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Brett Emison
Brett Emison
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Reclined Seat Caused Colorado Teen’s Death

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Television station Fox 21 in Colorado has reported that a jury determined that a reclined seat caused the death of a 16-year-old Monument, Colorado girl in 2007.

Even though most auto passengers do not understand the serious risks from reclining your seat while the vehicle is moving, auto makers (like Ford, GM, Chrysler, Toyota and Hyundai) have known about this danger for more than 40 years!

From the Fox 21 report:

It was a long, ill-fated drive as her parents painfully recall.

“Rebekah had to work that day,” said their father, Stu Goodner. “My daughters thought they were doing the safe thing. They were taking turns driving.”

So while Rebekah took the first shift Sarah reclined her seat to get some rest.

”Somewhere along the way Rebekah fell asleep at the wheel,” Stu Goodner said. “Sarah woke her up and she [Rebekah] over-corrected — she was 16 at the time — and she over-corrected and the car rolled over three times.”

Both girls were wearing their seatbelts. Rebekah Goodner’s belt held her in, but Sarah Goodner, who was reclined, slid out from beneath hers.

“Rebekah actually called me after the accident occurred,” said the girls’ mother, Lisa Goodner. With tears in her eyes and voice cracking, she explained the phone call. “She said ‘Mom, I can’t find her, I can’t find her!’ I said, ‘You can’t find who?’ She said, ‘I can’t find Sarah.’”

Sarah Goodner had been thrown out of the back window and died from head injuries.

Ironically, it had been the Tucson’s five-star safety rating that sold Sarah’s parents on the vehicle.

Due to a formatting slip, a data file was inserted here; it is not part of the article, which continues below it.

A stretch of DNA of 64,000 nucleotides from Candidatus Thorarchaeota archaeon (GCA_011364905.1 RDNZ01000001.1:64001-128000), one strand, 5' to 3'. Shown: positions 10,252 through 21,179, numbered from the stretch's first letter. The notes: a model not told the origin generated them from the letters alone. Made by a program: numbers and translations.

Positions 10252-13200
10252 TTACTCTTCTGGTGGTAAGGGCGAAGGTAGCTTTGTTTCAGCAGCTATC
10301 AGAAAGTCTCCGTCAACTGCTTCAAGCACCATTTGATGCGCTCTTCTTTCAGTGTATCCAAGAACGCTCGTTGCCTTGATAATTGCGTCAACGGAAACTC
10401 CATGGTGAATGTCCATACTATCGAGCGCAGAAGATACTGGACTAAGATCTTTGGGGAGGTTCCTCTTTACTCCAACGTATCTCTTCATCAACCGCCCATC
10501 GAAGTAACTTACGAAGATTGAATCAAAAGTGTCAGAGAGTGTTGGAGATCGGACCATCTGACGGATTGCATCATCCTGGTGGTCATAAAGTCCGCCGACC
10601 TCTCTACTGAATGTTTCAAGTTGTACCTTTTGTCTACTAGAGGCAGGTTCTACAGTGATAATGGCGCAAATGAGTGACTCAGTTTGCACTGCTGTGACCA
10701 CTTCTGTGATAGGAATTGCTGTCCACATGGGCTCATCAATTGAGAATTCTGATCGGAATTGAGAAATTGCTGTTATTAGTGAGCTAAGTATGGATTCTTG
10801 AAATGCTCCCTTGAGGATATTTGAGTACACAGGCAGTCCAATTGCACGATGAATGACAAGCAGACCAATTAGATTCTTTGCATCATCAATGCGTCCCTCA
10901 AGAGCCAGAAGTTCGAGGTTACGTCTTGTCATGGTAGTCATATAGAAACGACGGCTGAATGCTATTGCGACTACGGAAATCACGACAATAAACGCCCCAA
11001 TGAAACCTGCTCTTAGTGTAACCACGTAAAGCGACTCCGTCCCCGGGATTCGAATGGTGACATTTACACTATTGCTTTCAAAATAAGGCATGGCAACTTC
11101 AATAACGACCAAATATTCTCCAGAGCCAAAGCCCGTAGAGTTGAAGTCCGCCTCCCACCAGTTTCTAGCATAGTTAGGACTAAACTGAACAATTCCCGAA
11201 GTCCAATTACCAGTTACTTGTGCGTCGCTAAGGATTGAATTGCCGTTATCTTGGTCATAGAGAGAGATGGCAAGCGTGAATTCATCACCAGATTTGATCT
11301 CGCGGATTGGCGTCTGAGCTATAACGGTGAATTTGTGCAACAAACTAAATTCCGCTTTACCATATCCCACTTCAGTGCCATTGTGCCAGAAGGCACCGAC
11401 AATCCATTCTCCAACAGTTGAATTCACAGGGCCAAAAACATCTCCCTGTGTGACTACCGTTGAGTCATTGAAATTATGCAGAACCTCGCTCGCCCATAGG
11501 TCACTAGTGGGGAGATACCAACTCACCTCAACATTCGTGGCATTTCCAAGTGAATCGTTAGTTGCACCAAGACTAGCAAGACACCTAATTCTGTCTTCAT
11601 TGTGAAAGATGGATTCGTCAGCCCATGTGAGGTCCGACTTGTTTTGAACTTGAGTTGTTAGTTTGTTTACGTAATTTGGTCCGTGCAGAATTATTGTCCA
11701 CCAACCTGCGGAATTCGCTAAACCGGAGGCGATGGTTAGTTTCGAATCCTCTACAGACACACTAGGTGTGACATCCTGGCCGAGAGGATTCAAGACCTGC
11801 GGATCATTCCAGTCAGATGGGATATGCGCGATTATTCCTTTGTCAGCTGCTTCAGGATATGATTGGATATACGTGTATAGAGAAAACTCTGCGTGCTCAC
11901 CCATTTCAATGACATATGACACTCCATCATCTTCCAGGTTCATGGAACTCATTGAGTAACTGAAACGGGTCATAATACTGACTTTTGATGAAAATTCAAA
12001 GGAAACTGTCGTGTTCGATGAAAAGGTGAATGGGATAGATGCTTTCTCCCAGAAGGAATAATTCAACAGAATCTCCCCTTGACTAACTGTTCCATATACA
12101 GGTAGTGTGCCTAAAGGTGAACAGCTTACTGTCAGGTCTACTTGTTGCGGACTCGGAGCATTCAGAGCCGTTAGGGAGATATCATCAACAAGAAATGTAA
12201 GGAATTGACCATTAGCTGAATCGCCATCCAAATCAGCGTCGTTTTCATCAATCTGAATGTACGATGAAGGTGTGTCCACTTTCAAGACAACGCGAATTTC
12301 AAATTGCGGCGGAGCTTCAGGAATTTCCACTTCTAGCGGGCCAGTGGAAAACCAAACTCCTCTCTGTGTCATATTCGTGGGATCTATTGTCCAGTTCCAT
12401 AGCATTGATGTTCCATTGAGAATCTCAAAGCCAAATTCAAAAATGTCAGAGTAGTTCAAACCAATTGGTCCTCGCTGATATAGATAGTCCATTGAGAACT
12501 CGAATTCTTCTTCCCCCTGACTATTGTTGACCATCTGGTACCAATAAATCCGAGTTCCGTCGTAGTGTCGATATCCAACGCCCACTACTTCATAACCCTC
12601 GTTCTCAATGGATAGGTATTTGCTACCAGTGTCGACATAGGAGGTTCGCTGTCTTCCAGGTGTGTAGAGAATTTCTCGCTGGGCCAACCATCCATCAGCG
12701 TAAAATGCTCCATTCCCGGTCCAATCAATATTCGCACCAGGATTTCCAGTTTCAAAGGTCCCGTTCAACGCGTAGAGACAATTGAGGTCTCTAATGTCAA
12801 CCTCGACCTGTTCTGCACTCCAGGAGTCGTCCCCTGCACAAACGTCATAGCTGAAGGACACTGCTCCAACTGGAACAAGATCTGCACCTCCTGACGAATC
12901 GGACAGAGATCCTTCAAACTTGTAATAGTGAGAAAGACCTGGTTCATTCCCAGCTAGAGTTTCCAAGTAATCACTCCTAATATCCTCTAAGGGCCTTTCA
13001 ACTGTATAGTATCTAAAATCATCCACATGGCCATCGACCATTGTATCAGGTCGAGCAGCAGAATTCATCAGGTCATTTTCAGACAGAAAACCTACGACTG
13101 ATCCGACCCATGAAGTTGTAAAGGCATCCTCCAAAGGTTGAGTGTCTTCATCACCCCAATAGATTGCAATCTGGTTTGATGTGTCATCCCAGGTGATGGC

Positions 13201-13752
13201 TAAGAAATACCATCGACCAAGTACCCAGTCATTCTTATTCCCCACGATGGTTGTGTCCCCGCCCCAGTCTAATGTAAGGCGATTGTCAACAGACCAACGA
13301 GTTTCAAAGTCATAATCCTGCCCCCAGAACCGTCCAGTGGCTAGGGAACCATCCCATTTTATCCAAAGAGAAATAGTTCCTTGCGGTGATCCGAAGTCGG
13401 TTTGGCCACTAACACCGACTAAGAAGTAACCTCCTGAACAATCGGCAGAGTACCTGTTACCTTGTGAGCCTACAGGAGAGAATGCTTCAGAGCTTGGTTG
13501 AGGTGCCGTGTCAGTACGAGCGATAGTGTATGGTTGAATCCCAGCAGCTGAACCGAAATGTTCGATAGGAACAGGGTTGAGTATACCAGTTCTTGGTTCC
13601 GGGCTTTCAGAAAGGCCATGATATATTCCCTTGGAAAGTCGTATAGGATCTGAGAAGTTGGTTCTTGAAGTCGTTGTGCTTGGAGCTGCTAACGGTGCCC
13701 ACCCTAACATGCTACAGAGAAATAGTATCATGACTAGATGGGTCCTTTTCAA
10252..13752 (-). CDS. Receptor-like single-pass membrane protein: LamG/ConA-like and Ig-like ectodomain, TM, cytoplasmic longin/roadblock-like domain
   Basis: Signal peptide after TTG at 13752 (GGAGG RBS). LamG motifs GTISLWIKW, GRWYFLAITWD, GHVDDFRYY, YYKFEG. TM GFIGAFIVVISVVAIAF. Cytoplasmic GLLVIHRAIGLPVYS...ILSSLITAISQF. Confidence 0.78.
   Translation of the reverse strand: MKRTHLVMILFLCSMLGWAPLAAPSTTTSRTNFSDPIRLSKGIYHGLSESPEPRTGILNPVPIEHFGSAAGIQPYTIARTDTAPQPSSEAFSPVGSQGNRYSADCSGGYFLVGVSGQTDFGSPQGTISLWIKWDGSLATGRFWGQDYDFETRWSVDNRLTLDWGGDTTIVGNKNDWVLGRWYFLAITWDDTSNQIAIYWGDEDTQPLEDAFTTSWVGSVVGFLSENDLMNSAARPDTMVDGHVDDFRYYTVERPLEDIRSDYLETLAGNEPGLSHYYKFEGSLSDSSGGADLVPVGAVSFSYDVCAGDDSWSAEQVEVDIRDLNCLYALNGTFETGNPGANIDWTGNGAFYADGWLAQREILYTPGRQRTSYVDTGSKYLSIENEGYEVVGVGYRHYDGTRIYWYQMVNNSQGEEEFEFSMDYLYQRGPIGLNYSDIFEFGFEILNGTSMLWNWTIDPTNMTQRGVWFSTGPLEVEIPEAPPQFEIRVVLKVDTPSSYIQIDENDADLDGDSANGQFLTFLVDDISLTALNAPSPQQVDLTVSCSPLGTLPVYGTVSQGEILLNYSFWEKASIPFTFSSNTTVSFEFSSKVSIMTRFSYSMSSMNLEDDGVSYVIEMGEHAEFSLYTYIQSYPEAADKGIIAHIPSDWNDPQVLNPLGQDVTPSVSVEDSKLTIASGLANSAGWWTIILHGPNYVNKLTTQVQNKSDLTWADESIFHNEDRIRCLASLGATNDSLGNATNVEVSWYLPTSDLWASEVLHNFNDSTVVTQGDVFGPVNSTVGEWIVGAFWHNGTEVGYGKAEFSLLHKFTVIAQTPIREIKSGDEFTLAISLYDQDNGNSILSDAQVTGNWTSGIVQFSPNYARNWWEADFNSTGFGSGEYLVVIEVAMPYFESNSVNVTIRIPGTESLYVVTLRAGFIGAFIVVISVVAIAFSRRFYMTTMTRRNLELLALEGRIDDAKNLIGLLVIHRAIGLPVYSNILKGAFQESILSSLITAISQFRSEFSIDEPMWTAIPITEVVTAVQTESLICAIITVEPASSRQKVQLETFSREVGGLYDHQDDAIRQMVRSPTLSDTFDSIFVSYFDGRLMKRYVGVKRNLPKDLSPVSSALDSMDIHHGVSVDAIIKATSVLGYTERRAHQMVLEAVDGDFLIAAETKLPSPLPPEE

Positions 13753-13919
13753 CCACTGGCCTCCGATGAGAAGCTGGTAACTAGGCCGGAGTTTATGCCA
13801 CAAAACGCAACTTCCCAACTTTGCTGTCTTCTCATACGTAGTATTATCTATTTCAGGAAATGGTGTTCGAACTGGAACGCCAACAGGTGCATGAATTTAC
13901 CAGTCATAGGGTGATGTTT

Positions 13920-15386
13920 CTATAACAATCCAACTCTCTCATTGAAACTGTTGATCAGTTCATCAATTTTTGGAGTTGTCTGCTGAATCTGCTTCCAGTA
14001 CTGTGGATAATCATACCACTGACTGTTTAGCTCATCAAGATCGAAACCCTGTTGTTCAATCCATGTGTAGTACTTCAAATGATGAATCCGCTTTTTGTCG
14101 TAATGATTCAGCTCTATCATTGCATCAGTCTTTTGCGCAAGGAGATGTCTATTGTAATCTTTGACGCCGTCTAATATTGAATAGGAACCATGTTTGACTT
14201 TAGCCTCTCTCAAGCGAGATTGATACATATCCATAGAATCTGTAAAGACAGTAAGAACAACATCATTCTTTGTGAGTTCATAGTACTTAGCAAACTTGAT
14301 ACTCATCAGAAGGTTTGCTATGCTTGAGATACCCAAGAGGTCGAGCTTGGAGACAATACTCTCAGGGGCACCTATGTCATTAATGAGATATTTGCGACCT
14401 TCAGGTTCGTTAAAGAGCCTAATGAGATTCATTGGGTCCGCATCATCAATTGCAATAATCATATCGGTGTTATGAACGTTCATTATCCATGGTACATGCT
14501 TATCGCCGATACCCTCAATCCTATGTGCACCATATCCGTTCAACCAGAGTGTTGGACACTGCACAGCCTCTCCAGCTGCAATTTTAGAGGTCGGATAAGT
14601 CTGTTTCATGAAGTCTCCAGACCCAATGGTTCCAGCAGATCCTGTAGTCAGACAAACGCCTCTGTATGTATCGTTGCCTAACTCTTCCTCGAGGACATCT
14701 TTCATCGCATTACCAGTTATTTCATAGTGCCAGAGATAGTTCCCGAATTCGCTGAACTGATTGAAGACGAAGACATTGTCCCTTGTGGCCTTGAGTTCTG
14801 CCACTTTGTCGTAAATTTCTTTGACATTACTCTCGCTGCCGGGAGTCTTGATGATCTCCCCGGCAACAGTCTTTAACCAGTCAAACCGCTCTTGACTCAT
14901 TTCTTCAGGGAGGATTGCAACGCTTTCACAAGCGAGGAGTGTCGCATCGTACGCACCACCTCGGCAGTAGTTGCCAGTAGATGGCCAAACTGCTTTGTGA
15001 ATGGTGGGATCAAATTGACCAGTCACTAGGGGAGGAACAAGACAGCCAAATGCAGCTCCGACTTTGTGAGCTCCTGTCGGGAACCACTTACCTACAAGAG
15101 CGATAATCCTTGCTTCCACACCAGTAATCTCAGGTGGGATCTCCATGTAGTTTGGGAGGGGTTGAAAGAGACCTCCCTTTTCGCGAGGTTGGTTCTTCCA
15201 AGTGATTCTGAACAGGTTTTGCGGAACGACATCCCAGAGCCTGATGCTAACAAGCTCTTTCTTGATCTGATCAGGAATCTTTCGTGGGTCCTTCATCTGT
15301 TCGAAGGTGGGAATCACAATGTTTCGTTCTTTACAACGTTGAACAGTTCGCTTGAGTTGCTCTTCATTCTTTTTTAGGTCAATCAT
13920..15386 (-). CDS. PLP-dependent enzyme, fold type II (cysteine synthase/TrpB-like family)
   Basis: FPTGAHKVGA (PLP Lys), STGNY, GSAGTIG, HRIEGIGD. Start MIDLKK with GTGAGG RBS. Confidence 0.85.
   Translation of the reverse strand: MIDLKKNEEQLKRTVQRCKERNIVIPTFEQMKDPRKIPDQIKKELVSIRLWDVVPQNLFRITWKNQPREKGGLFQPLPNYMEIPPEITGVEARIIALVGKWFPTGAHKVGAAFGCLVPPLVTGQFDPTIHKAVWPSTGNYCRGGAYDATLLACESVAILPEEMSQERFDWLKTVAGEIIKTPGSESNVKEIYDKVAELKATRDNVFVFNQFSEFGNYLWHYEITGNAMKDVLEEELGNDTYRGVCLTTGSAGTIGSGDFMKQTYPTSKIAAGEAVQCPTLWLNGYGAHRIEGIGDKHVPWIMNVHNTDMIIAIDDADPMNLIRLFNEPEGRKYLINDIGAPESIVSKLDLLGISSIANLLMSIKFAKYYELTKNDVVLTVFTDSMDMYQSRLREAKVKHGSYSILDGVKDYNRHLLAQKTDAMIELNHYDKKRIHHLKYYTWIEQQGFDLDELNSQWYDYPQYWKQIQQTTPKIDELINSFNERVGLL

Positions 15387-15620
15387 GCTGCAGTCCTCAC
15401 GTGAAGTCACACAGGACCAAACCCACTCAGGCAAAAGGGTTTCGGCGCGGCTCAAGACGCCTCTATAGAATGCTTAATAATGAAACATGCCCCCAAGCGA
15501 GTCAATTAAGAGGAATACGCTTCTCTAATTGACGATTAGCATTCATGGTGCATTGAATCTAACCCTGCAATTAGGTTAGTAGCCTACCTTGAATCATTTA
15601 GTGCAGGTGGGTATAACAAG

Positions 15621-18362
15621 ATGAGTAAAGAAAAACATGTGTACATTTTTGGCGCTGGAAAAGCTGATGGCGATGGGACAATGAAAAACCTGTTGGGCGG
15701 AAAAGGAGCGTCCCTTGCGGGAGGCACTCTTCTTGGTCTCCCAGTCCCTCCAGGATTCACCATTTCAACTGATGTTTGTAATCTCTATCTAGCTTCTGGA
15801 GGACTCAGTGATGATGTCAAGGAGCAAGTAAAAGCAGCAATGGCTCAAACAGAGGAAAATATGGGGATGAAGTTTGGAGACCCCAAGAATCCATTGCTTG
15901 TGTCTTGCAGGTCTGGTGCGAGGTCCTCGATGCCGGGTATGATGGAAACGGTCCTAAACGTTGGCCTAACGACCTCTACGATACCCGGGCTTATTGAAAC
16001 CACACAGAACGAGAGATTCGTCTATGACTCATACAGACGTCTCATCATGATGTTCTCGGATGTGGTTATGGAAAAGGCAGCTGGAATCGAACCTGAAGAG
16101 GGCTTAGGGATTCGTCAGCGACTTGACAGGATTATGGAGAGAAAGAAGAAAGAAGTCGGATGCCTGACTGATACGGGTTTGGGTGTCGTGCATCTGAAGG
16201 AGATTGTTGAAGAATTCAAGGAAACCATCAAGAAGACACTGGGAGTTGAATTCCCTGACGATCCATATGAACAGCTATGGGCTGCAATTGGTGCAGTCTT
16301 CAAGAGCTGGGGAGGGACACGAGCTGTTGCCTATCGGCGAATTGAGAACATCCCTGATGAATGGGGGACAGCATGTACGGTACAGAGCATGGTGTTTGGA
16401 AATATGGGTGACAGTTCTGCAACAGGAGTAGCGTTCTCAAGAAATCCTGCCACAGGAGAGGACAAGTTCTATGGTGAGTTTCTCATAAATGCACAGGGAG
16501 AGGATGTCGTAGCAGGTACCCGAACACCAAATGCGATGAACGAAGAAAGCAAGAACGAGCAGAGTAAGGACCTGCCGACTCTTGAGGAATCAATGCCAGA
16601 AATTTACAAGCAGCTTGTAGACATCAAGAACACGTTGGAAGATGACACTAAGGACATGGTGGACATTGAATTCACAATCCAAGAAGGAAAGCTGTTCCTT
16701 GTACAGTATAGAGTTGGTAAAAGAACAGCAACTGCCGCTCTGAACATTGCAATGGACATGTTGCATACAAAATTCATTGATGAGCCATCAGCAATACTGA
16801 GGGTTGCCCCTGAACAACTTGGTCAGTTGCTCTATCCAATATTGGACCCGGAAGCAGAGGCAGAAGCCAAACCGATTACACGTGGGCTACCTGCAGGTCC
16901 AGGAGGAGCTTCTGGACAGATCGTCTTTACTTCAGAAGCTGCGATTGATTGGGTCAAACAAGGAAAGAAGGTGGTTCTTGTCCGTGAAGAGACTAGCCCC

“We thought we did the right things: purchasing a good car and a safe car and teaching our children [to wear] seatbelts,” said Lisa Goodner.

After this accident Sarah’s parents wanted to know the reasons why her death happened.

“We wanted to know why. Why both girls in the exact same wreck, both wearing their seatbelts, why one walks away with a stiff neck and the other doesn’t walk away at all?” explained Stu.

The parents took the case to court.

On April 22, 2010, a federal court in San Angelo, Texas ruled Sarah Goodner’s death was Hyundai’s fault and awarded a $1.8 million judgment in favor of the plaintiff.

The auto industry has known about these dangers for years. Reclined seat dangers were even the topic of a May 10, 1988 recommendation of National Transportation Safety Board (NTSB) chairman Jim Burnett:

On May 10, 1988, Jim Burnett, chairman of the National Transportation Safety Board (NTSB) recommended to the National Highway Traffic Safety Administration (NHTSA) that they "limit the angle of inclination allowable in reclining seats in passenger vehicles."